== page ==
In order to maintain security, middleware clients need to be able to authenticate one another. We achieve this by giving each middleware client something they can use that other clients in the cluster will be able to recognise as legitimate.
At the end of a DVK generation ceremony, each operator will have a number of files outputted by their CLI program/browser based on how many distributed validators the group chose to generate together.
These files are:
- Validator keystore(s): These files will be loaded into the operator's validator client and each file represents one share of a distributed validator.
- A distributed validator cluster manifest: This file contains the configuration a distributed validator client like charon needs to join a cluster capable of operating a number of distributed validators.
Authenticating a distributed validator client
During the final stage of the DVK ceremony, after the validator key shares are generated for each operator, the ceremony program will generate a random SECP256K1 key pair to be used by a Charon client for its ENR. The program will sign this ENR public key with every keystore this validator will service, to indicate to all other operators that this randomly generated key is directly authorised by the current operator to communicate at the consensus layer for their distributed validator key shares.
This sensitive ENR private key, and the general configuration of the distributed validator cluster will be the outputs of a DVK ceremony known shorthand as a
This manifest file will be made available to a charon client, and the validator key stores will be made available to the configured validator client. When charon starts up and ingests its configuration from the manifest file, it will use the provided keypair for its ENR. If it's configured IP address is different from what is embedded in the ENR to begin with, it reissues the ENR as needed and begins to establish connections with the other operators in the cluster as recorded in the manifest file.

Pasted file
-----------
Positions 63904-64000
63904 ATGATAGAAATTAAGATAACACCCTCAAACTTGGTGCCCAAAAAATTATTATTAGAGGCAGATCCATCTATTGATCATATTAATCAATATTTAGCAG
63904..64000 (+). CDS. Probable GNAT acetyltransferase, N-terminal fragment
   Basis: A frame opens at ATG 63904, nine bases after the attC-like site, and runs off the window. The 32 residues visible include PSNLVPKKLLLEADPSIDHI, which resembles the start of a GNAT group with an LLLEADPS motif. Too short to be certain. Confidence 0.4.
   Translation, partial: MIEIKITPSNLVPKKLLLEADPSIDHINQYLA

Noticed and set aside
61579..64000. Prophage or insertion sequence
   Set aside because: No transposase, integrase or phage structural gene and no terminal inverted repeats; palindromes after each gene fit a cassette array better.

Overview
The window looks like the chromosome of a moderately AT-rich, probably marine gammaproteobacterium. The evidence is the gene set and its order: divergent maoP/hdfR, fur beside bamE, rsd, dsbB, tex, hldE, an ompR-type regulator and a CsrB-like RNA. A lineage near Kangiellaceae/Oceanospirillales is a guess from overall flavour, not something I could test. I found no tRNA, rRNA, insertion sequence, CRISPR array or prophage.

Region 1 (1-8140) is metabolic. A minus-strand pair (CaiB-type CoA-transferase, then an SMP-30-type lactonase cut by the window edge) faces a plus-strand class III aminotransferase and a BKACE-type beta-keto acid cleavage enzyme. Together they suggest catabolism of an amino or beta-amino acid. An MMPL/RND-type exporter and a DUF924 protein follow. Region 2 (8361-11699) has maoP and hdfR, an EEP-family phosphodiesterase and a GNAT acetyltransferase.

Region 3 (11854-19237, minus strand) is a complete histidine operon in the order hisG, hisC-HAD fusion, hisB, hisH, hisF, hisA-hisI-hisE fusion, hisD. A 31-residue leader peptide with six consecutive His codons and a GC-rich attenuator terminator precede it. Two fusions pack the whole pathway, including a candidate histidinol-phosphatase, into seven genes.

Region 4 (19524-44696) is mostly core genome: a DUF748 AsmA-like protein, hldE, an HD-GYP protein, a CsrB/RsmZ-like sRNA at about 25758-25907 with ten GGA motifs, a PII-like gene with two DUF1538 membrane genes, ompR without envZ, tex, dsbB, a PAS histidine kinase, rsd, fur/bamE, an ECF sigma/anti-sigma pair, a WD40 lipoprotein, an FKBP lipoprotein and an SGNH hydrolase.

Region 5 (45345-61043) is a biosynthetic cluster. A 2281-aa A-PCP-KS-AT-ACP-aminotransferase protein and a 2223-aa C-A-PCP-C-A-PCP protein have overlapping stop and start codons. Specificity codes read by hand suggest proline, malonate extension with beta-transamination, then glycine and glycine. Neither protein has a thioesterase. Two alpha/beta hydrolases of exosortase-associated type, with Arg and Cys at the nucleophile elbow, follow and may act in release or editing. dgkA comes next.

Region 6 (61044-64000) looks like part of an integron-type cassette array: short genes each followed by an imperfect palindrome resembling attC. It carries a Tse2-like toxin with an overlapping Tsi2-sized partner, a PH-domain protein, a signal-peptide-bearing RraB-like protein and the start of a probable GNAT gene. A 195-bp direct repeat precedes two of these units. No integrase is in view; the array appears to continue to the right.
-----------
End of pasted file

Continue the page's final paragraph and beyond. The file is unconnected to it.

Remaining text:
Obol DV clusters are permissioned networks with a fully meshed topology. Each node will permanently store the ENRs of all other known Obol nodes in their node database.
Unlike with node databases of public permissionless networks (such as Go-Ethereum), there is no inbuilt eviction logic – the database will keep growing indefinitely.
In early versions of Charon, operator nodes will be seeded in the node database from cluster manifest files. Updates to the node database can be made in realtime as a Charon client receives messages from these authorised ENRs containing a higher nonce value than present in our node database, usually representing an IP address update.
In the future, Charon is intended to discover counterparty nodes using the discv5 protocol. All DVCs connecting to the Obol Network will join a public node discovery peer-to-peer network to find the latest ENR records for their DV peers.
This dynamic discovery serves two purposes:
- Bootstrapping a node database in the event of data loss when peers no longer listen on the IP addresseses specified in the manifest and need to be located.
- Periodically refreshing ENRs to follow IP address changes, e.g. AWS EC2 IPs or NAT on residential broadband.